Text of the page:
Schizophrenia

din960104
Mind Map by , created about 6 years ago

A Level Psychology Mind Map on Schizophrenia, created by din960104 on 10/08/2013.

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din960104
Created by din960104 about 6 years ago
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Schizophrenia
1 Types and Symptoms
1.1 Symptoms of schizophrenia
1.1.1 Positive symptoms
1.1.1.1 Delusions

Annotations:

  • Delusions - Highly implausible thoughts that you believe are the activities of those who plot against you/use you
1.1.1.2 Hallucinations

Annotations:

  • Hallucinations - Perceptions in any sensory modality without relevant and adequate external stimuli
1.1.2 Negative symptoms
1.1.2.1 Avolition

Annotations:

  • Patients lack energy and have no interest or ability to go through routine activities
1.1.2.2 Alogia

Annotations:

  • Symptom where poverty of speech and poverty of content can be seen
1.1.2.3 Anhedonia

Annotations:

  • An inability to experience pleasure
1.1.2.4 Asociality

Annotations:

  • Having severe impairments in social relationships - few friends, poor social skills, and little interest in socializing
1.1.2.5 Flat/Blunted Affect

Annotations:

  • No emotional can be elicited from a stimulus
1.1.3 Disorganization
1.1.3.1 Disorganized speech

Annotations:

  • Disorganized speech - Speech found in schizophrenics that is marked by problems in the organization of ideas and in speaking so that others can understand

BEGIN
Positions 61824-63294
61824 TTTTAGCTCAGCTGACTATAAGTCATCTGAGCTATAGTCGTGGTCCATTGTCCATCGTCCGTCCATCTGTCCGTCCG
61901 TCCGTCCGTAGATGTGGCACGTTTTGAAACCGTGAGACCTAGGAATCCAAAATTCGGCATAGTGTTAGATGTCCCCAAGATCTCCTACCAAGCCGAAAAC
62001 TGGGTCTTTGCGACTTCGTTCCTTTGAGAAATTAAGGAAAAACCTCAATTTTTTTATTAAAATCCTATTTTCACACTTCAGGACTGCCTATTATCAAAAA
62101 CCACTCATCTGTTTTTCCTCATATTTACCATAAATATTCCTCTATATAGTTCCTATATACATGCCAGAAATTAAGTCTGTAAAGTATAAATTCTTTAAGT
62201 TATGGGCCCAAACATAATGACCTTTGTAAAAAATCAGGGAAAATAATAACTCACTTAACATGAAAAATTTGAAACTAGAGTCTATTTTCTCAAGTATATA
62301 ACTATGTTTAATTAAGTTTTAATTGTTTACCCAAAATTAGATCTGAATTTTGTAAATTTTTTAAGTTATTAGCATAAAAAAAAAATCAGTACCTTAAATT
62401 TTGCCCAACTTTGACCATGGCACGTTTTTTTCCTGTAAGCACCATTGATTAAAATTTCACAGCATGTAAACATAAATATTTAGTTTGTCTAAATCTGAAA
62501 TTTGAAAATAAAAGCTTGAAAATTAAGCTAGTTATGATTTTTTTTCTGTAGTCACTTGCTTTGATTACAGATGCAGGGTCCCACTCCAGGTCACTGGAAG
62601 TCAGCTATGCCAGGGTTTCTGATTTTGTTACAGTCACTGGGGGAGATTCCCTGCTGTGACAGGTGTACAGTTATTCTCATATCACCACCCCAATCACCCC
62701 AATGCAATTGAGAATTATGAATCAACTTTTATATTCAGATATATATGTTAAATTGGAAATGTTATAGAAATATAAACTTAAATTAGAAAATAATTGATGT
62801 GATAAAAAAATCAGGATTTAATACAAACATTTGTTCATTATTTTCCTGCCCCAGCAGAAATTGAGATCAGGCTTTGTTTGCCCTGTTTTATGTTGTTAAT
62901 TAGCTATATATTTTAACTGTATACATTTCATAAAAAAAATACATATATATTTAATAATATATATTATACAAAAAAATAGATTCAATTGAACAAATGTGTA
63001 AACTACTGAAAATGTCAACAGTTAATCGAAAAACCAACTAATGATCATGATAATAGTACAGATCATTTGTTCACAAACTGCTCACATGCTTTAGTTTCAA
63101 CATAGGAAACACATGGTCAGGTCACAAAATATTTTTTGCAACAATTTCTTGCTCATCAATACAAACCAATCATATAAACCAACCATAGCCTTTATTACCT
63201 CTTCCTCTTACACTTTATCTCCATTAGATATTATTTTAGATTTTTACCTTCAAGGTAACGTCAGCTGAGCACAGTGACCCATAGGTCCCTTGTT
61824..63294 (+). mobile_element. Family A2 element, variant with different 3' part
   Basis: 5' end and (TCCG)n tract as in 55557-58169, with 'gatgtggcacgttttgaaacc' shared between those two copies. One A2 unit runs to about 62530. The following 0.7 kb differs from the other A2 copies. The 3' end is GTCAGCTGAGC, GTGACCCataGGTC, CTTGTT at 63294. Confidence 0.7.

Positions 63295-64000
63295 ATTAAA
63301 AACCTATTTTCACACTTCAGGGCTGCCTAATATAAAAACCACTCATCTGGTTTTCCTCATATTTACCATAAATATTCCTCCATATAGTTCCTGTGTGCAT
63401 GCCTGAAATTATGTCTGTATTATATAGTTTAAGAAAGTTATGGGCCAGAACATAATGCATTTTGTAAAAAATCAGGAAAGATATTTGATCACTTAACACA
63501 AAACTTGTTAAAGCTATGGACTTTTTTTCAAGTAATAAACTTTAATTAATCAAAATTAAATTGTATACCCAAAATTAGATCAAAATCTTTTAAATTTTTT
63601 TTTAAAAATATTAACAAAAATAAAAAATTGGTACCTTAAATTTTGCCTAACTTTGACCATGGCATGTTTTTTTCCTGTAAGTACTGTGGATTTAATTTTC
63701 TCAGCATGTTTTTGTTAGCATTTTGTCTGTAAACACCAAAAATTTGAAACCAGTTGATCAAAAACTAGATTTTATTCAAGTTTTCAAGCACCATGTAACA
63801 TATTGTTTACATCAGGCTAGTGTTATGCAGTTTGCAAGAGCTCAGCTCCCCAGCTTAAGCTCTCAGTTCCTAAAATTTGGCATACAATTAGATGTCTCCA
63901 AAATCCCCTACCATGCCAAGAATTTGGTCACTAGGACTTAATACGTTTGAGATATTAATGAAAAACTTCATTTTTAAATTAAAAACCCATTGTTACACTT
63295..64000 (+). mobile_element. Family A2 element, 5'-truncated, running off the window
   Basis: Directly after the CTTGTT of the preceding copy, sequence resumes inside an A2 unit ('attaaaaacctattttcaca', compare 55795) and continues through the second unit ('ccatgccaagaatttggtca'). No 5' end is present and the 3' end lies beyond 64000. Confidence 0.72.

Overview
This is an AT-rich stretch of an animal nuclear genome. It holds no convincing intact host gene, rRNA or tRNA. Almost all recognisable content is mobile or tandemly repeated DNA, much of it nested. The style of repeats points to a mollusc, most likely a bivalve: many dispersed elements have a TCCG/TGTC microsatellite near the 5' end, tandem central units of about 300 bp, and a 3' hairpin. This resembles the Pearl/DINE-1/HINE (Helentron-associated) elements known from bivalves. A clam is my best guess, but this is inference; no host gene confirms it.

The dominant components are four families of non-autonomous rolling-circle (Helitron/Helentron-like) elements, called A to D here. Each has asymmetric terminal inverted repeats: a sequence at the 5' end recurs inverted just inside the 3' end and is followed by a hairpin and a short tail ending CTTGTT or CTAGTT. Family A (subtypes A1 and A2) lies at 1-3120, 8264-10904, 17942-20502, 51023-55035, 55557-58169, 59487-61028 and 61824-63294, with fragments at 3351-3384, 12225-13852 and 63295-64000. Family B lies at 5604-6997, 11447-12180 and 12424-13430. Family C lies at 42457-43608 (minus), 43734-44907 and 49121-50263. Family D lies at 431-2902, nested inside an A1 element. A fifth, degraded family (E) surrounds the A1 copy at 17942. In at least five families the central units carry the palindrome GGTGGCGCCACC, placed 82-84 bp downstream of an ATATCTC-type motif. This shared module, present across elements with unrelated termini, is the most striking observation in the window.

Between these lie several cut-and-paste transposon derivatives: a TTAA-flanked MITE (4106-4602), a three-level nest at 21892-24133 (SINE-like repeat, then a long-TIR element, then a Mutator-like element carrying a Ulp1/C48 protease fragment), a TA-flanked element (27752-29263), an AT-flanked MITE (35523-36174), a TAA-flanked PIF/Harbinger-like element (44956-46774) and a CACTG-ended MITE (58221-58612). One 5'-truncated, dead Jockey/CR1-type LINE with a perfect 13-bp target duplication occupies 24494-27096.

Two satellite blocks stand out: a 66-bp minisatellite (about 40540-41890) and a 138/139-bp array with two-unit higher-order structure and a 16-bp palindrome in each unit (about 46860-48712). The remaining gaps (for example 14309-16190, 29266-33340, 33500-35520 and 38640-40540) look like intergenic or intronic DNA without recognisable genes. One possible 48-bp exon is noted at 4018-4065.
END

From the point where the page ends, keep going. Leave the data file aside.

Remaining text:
1.1.4 Other (Catatonic)
1.1.4.1 Catatonia

Annotations:

  • Patients gesture repeatedly with no reason or sometimes just uncontrollably.  In catatonic immobility, patients stay in one position for a long time
1.1.4.2 Waxy flexibility

Annotations:

  • Another person ca move the patients limbs and the patient remains that way for a long time
1.2 Types
1.2.1 Paranoid schizophrenia

Annotations:

  • - Characterized by positive symptoms - Typically experience delusions of persecution or grandeur that are detailed and complex - No disorganization or flat affect
1.2.2 Disorganized schizophrenia

Annotations:

  • - Characterized by silly and incoherent behavior - Disorganized speech (loose associations and derailment) - Disorganized behavior (not goal-directed, neglecting appearance) - Flat or inappropriate affect
1.2.3 Catatonic schizophrenia

Annotations:

  • -Characterized by impairment of body movement - Wild and uncontrolled movement - Immobility or catalepsy (possibly 'waxy flexibility') - Peculiar voluntary movement (bizarre postures or repeated gestures) - Extreme negativism or mutilism - Often echo speech of others
1.2.4 Undifferentiated

Annotations:

  • - Characteristic symptoms of schizophrenia are present, but criteria are not met for any of the other sub types
1.2.5 Residual

Annotations:

  • -Absence of positive symptoms ,symptoms of disorganized schizophrenia, or catatonic behavior - Presence of negative symptoms or presence of other schizophrenia symptoms in lesser form
1.2.6 Limitations of categorizing into types

Annotations:

  • - Lacks precision/reliability - People don't fit neatly into one stubtype - Categorizing people gives little or no indication of:   - Cause   - How it might develop   - Effective treatment
2 Explanations
2.1 Biological
2.1.1 Biochemical
2.1.1.1 Dopamine hypothesis

Annotations:

  • Dopamine hypothesis: the brains of schizophrenic patients are more sensitive to dopamine than the brains of non-schizophrenics
2.1.1.1.1 Studies with drugs

Annotations:

  • - Amphetamines and cocaine increase the level of dopamine in the brain and produces schizophrenic (paranoid) symptoms - When schizophrenics take amphetamines or cocaine, the symptoms worsen - Chlorpromazine (anti-psychotic drug) can reduce symptoms by blocking D2 receptors, but can produce side effects similar to symptoms of Parkinson's disease.
2.1.1.1.1.1 Parkinson's disease

Annotations:

  • - Parkinson's patients have low levels of dopamine - L-dopa can raise dopamine activity - But if too much L-dopa is taken, schizophrenic symptoms can be developed.
2.1.1.1.2 Post mortem studies

Annotations: